As part of the funding program “Cultural Communities – Competencies, Minds, Cooperations,” the Museum for Druckkunst Leipzig was able to realize an exciting and mutually enriching collaboration with the Käthe Kollwitz Museum Berlin. The thematic focus was on the artistic-craftsmanship technique of woodcutting. With an experimental approach, the staff of the two museums investigated the letterpress technique itself, its photographic and cinematic communicability, and its opportunities in museum education.
During mutual museum visits, the staff of both museums exchanged information about the special features of the respective collections and discussed the possibilities of different mediation formats.
Through their respective collection focuses, both museums offer a great opportunity to explore and understand woodblock prints from different perspectives.
Motifs for pamphlets, playing cards or for images of saints had been produced using this printing technique since the end of the 14th century. With the invention of letterpress printing, woodblock printing offered the most suitable method for illustrating books. This was because the printing block could be inserted directly into the typographic typesetting and both could be printed together in a single step. The exhibition at the Museum of Printing Art gives visitors an insight into the history and development of the woodcut printing technique and shows typographic and artistic styles that have been used over time.
In the Käthe Kollwitz Museum, the artistic use of this reproduction technique can be learned specifically through the work of a female artist. The graphic artist and sculptor Käthe Kollwitz (1867-1945) discovered the technique of woodblock printing late in her artistic career. Due to the loss of her son Peter, who was killed in World War I, she began to deal artistically with her grief, her sense of guilt, and the consequences of the war, and in 1922 completed seven woodcuts in the graphic series “War”. Her woodcuts are characterized by clear lines, strong contrasts, and expressive representation. Kollwitz used the woodcut to enhance and emphasize her views, depicting her figures and environments with sharp edges and powerful shadows. The woodcut allowed her to convey her message directly and unambiguously, making her work one of the most remarkable artistic expressions of the 20th century.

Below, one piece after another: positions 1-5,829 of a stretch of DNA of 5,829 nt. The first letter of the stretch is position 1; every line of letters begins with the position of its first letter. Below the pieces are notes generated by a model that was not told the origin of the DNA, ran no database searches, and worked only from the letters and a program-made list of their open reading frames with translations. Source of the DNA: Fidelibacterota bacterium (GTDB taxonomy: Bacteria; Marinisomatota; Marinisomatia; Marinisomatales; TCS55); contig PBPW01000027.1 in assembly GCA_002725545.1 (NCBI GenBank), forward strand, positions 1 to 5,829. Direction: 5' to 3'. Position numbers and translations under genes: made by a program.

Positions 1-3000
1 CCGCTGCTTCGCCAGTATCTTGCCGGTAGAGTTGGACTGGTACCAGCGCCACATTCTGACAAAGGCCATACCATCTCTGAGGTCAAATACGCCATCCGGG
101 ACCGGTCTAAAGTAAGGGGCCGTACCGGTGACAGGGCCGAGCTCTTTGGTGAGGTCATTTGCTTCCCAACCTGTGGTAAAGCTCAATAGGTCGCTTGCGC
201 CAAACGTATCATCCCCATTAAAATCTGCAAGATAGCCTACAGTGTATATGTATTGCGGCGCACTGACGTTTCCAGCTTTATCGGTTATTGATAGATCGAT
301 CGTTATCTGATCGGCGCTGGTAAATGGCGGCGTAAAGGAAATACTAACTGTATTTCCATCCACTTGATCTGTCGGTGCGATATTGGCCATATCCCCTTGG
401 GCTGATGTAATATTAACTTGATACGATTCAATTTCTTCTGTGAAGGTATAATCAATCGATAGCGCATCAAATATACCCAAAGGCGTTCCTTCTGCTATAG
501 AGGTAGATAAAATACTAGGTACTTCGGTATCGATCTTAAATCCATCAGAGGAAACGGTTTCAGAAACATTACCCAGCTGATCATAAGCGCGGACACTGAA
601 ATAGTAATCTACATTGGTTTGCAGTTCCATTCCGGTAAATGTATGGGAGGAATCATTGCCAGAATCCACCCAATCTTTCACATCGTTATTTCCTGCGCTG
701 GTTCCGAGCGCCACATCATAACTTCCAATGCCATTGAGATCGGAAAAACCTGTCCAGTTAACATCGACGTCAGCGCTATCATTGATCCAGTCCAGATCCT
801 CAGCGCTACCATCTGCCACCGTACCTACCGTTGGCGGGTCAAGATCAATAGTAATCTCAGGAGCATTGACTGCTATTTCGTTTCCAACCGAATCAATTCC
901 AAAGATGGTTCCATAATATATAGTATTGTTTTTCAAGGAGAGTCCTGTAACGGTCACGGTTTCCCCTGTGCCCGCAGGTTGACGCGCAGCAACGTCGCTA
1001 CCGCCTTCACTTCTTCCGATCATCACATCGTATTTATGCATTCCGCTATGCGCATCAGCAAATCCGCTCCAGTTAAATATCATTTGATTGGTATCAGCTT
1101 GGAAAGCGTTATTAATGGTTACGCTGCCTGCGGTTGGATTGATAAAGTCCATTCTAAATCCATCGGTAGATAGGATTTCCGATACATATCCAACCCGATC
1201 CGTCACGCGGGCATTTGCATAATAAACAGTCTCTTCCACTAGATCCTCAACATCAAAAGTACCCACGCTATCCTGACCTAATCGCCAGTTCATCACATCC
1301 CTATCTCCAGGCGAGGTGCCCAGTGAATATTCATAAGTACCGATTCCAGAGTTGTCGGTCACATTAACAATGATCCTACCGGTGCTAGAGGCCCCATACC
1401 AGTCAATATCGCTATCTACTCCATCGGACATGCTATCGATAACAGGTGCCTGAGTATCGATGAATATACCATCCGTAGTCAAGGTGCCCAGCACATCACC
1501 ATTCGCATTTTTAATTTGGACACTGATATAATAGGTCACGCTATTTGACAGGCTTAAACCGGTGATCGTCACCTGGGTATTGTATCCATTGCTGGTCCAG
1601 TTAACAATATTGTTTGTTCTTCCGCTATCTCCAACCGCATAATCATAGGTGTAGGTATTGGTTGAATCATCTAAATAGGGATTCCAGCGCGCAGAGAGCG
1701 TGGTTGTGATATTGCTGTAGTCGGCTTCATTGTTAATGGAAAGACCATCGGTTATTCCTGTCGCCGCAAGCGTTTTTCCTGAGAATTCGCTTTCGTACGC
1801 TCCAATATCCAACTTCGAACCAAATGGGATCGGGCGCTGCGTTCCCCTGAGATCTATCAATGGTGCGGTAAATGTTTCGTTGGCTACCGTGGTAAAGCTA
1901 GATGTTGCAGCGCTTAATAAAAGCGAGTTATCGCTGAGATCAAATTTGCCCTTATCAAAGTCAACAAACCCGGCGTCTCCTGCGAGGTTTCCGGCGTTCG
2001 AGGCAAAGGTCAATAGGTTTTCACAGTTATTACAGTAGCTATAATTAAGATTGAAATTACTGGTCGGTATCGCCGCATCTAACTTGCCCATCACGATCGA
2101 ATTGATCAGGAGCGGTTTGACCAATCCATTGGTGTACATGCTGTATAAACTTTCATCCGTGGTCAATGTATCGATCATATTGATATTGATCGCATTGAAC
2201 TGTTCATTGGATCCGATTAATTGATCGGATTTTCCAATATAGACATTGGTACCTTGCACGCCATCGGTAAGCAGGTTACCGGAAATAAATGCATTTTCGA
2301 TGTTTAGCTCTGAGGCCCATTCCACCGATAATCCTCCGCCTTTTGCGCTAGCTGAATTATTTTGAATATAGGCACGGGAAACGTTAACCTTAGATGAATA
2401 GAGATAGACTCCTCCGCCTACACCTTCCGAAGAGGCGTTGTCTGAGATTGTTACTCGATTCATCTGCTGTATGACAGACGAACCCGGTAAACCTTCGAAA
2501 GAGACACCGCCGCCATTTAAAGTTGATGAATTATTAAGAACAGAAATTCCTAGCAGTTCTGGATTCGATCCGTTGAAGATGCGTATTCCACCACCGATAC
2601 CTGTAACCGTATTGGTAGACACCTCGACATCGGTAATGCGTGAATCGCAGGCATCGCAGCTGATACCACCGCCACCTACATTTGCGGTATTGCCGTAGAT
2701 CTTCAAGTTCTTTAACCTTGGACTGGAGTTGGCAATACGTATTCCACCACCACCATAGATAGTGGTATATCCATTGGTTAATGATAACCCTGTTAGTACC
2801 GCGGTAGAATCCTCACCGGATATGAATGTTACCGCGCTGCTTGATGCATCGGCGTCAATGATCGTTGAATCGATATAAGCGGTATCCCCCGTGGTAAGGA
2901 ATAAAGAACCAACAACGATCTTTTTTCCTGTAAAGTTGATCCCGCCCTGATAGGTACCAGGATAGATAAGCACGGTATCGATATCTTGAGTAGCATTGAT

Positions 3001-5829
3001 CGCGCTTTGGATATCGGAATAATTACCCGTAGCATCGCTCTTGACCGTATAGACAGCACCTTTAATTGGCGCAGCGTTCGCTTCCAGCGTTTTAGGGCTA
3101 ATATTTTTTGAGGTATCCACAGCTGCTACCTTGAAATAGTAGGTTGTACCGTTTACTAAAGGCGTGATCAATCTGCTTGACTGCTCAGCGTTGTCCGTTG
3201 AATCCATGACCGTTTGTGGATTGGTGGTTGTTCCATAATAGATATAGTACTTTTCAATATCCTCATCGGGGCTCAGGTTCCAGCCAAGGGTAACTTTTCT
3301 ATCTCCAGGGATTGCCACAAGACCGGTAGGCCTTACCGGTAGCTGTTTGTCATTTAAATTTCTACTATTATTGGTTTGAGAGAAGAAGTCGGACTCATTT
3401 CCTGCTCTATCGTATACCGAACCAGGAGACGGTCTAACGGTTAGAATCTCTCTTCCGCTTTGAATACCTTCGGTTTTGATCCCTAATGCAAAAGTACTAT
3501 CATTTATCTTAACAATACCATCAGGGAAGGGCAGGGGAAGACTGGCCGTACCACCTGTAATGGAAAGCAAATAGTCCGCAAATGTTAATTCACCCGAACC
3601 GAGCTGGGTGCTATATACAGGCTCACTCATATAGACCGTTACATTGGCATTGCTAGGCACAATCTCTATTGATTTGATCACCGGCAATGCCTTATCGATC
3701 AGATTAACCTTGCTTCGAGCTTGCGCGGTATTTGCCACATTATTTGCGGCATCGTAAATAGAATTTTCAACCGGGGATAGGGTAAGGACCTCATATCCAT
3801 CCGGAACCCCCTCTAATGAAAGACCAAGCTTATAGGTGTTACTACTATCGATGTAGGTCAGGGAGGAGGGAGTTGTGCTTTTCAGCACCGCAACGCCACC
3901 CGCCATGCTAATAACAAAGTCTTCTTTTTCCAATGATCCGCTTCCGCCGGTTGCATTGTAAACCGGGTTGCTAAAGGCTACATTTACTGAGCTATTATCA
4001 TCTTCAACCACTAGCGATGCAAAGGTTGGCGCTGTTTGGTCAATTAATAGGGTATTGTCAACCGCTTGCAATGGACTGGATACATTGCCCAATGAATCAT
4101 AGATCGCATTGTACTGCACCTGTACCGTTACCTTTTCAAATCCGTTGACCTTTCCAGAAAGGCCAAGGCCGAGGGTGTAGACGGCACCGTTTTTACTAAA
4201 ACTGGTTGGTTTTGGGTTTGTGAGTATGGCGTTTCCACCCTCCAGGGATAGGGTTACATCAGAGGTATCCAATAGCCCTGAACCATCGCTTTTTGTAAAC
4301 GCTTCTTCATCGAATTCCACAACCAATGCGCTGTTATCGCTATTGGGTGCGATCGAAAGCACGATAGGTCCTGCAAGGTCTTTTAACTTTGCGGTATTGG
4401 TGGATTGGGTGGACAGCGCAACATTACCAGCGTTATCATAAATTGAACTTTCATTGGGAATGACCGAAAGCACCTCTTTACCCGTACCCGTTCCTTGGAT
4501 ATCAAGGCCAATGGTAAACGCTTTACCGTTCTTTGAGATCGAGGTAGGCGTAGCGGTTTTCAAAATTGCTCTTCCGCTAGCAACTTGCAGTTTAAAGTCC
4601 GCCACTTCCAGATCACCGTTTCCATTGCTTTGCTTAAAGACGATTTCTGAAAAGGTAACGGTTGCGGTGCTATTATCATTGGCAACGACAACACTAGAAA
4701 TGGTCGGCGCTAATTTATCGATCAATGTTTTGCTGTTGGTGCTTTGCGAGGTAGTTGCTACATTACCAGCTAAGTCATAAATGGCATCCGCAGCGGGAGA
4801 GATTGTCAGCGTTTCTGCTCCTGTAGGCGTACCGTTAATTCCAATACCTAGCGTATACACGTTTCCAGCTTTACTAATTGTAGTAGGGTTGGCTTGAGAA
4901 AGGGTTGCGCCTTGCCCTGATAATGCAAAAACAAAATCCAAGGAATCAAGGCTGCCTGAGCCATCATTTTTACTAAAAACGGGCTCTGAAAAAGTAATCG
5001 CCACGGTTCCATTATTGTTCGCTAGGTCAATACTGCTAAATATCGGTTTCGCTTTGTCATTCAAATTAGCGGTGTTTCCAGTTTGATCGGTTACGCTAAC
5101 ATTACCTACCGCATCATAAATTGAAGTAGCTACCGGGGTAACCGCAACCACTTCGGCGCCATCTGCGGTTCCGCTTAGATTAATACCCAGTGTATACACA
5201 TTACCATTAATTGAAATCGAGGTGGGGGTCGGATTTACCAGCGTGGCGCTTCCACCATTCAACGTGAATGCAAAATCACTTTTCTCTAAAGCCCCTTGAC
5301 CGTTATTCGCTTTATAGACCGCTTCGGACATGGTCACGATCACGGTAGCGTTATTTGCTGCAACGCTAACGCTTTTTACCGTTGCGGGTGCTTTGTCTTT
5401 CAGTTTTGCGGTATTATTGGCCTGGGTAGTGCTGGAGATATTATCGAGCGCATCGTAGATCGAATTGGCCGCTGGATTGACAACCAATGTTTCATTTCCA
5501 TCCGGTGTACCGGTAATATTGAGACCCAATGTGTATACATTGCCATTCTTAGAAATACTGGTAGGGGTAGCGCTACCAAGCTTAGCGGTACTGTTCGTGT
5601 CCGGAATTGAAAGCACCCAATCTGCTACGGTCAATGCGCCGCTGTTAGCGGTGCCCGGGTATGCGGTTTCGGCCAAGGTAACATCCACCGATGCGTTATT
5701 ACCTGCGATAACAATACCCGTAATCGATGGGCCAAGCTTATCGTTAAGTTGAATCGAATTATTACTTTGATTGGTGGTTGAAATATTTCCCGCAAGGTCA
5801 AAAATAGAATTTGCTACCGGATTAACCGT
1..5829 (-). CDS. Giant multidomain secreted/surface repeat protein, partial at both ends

A highlight of the cooperation was the two-day joint interdisciplinary workshop led by the artist and political image maker Yili Rojas at the Käthe Kollwitz Museum. There was carving, photography, filming and much discussion. The main focus was on how the technique of woodblock printing can be conveyed photographically and cinematically, and what social and political perspectives can play a role in collaborative work. In addition, the participants talked about the practical mediation possibilities of the woodcut.
The practical workshops in the educational program of the respective museums not only serve to introduce visitors to the technique of woodblock printing, but also give them the opportunity to give their own thoughts an artistic form through a newly learned technique. A digital approach to the subject is a contemporary way for younger generations to appreciate the importance and value of woodblock prints in art history. With mutual exchange, the participants were able to share their expertise and experiences, thus giving each other new ideas.
As a conclusion, a film will be produced in which the artist Susann Hoch presents the woodcut as an artistic printing technique.
Further information is also available on the website of the Museum für Druckkunst Leipzig.